• But the Son has come, and has spoken. It is the Son, not merely the Messiah, or the Christ, but the heir of all things.
  • Note the importance of the spoken word. John 12:48-49 (NKJV) He who rejects Me, and does not receive My words, has that which judges him-the word that I have spoken will judge him in the last day.
  • Note also the authority of the spoken word - the Son was obedient, speaking the words of the Father, which gives the authority, the credence, the power to the word.

For I have not spoken on My own authority;but the Father who sent Me gave Me a command, what I should say and what I should speak.

Chapter 1:2. whom He has appointed heir of all things,.

  • The inheritance was appointed by God. The appointment could only be if the Son was viewed as incarnate - it is not some abstract form of the Godhead.
  • The appointment is in the eternal counsels of the Godhead, as the mediator. See Acts 2:23, and Psa 89:27 (It was foretold this appointment would occur).

God can do this because:

My counsel shall stand, And I will do all My pleasure,' Isaiah 46:10 (NKJV)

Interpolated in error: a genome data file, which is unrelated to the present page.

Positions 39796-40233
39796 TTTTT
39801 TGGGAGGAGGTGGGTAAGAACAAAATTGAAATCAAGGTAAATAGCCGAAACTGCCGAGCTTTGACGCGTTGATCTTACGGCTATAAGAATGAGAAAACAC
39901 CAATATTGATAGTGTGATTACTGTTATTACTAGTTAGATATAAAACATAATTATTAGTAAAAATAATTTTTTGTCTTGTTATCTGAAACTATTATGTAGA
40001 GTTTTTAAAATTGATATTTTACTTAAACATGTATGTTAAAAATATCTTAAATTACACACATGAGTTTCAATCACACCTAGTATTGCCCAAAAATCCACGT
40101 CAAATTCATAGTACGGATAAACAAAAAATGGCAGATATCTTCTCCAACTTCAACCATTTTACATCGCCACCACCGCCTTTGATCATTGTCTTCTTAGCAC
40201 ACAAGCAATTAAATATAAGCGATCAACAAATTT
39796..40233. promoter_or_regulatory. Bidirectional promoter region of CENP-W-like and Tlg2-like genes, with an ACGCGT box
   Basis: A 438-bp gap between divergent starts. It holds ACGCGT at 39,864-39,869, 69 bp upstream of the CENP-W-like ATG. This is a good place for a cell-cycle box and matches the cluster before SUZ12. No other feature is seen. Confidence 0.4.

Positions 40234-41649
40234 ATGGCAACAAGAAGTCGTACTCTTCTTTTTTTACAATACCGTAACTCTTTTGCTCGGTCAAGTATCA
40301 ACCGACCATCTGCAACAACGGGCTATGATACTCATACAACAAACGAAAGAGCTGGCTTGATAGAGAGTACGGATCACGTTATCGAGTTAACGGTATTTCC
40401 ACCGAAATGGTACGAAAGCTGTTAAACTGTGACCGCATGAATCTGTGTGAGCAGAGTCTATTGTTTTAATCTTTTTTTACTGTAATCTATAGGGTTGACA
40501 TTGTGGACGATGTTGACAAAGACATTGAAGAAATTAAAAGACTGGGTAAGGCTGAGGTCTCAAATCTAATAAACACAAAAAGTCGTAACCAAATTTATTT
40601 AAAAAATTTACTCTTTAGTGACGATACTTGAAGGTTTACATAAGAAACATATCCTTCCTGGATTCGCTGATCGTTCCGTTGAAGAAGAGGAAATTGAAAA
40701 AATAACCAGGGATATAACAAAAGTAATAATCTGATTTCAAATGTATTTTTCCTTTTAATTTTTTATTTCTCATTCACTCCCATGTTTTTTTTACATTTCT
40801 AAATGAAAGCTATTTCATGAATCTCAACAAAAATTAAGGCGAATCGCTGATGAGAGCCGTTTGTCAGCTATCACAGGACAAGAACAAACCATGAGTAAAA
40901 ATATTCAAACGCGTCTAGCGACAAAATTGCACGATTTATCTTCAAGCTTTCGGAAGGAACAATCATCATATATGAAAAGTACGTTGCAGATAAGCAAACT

• This gives the Son the right to the supreme dignity of the office - Christ did not glorify himself, but the Father glorified him.

Thou art my Son, this day have I begotten thee. (Ps 2:7)

  • The Heir becomes the lord of all (Gal 4:1). There is a distinction between servant and heir, with the heir being the successor of the father. The Son is also the heir of the Fathers things - that is all things.
  • It alludes to the legal title.

The extent of the inheritance is found in the word "all

This is yet to be revealed, for a short time, until the times of the gentiles are fulfilled, Satan rules this earth.

The inheritance extends from earth to heaven.

Psalm 2:8 (NKJV) Ask of Me, and I will give You The nations for Your inheritance, And the ends of the earth for Your possession.

And

And Jesus came and spake unto them, saying, All power is given unto me in heaven and in earth. Matthew 28:18 (KJV)

Noting if we are the children, then we are heirs (Romans 8:16-17)

Angels are not heirs, we are, not as Christ that is joint-heirs, not joint-lords.

Chapter 1:2 "through whom also He made the worlds"